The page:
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Diabetologia

, Volume 60, Issue 9, pp 1639–1647 | Cite as

Repurposing metformin for the prevention of cancer and cancer recurrence

  • Brandy M. Heckman-Stoddard
  • Andrea DeCensi
  • Vikrant V. Sahasrabuddhe
  • Leslie G. Ford
Review

Abstract

Multiple epidemiological studies have documented an association between metformin, used for treatment of type 2 diabetes, and reduced cancer incidence and mortality. Cell line models may not accurately reflect the effects of metformin in the clinical setting. Moreover, findings from animal model studies have been inconsistent, whilst those from more recent epidemiological studies have tempered the overall effect size. The purpose of this review is to examine metformin’s chemopreventive potential by outlining relevant mechanisms of action, the most recent epidemiologic evidence, and recently completed and ongoing clinical trials. Although repurposing drugs with excellent safety profiles is an appealing strategy for cancer prevention and treatment in the adjuvant setting, there is no substitute for well-executed, large randomised clinical trials to define efficacy and determine the populations that are most likely to benefit from an intervention. Thus, enthusiasm remains for understanding the role of metformin in cancer through ongoing clinical research.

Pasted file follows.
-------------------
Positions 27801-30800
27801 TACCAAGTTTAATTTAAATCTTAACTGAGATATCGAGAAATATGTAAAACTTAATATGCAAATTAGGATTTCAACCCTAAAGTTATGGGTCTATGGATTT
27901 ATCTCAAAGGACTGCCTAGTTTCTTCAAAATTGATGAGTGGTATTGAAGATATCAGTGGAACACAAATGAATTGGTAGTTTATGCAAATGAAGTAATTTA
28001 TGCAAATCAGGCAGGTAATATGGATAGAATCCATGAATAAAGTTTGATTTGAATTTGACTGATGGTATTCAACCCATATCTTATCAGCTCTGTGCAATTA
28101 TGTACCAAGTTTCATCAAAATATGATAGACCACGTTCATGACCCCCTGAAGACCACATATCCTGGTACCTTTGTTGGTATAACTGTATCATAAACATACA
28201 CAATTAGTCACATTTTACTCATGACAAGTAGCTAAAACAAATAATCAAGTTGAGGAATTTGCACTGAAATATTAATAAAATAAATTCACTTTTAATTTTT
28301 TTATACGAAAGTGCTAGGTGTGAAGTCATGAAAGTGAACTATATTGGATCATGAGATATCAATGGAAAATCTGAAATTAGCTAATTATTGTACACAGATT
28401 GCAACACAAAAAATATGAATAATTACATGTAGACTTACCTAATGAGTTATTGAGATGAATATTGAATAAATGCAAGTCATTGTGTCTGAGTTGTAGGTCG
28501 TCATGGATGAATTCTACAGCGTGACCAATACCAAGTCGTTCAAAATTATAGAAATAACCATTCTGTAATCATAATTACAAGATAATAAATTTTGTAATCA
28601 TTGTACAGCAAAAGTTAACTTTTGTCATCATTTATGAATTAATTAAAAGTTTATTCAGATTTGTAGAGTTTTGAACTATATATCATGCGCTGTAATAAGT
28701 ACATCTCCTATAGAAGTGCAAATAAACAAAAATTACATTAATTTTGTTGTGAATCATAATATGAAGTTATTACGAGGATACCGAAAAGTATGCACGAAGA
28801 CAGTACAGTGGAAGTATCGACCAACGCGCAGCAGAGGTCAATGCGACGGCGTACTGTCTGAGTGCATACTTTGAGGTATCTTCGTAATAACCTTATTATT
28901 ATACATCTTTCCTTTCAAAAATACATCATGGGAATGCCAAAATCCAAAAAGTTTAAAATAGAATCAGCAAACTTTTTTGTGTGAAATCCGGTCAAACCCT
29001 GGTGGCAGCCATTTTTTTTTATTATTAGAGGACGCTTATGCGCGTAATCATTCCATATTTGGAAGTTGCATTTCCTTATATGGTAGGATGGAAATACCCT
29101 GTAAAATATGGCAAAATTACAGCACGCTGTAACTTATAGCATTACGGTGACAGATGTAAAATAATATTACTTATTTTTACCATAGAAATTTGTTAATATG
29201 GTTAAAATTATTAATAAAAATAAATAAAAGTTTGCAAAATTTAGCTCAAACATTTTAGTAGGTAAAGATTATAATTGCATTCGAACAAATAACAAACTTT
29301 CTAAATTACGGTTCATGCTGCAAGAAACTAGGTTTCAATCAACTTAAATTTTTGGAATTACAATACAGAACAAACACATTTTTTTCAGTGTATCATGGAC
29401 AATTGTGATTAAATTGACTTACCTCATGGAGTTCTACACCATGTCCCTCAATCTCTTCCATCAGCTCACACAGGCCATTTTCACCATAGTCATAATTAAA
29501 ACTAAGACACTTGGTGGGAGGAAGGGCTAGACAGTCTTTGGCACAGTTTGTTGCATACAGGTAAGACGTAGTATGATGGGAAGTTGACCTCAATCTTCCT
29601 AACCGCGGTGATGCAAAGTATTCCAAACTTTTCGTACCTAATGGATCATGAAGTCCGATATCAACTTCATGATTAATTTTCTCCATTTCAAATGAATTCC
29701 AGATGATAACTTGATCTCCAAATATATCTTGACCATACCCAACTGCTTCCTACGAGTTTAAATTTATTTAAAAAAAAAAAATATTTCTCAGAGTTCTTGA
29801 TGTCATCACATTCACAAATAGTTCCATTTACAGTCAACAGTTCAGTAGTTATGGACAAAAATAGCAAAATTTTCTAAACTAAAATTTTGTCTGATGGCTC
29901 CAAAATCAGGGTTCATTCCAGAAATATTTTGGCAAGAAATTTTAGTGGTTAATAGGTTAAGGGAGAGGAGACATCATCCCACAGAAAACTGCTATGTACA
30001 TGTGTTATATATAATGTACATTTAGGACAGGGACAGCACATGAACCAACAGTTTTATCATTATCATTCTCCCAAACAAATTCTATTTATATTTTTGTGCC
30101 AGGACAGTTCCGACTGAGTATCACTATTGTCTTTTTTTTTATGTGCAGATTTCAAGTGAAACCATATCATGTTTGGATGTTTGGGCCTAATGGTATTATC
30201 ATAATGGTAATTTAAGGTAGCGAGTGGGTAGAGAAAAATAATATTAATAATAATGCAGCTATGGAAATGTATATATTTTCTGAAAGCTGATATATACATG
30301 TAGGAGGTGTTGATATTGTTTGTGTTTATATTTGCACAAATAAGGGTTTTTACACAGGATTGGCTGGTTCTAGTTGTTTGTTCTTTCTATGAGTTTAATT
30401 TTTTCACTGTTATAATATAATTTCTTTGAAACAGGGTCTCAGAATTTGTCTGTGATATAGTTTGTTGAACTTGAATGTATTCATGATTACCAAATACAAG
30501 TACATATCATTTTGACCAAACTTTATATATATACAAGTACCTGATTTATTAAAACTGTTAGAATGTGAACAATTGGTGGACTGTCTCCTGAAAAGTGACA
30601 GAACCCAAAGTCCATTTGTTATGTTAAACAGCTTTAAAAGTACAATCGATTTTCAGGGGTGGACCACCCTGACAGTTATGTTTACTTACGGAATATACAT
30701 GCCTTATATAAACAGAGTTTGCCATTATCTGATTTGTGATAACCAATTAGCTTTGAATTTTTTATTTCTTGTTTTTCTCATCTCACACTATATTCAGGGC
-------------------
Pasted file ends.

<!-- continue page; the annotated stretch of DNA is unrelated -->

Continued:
Keywords

Cancer Cancer prevention Cancer recurrence Chemoprevention Metformin Review 

Abbreviations

ACF

Aberrant crypt foci

AMPK

AMP-activated protein kinase

CAV1

Caveolin-1

HNSCC

Head and neck squamous cell carcinoma

MCT4

Monocarboxylate transporter 4

mTOR

Mammalian target of the rapamycin

NSAID

Non-steroidal anti-inflammatory drug

OCT

Organic cation transporter

pS6K

Phospho-serine 6 kinase

SRR

Summary RR

Introduction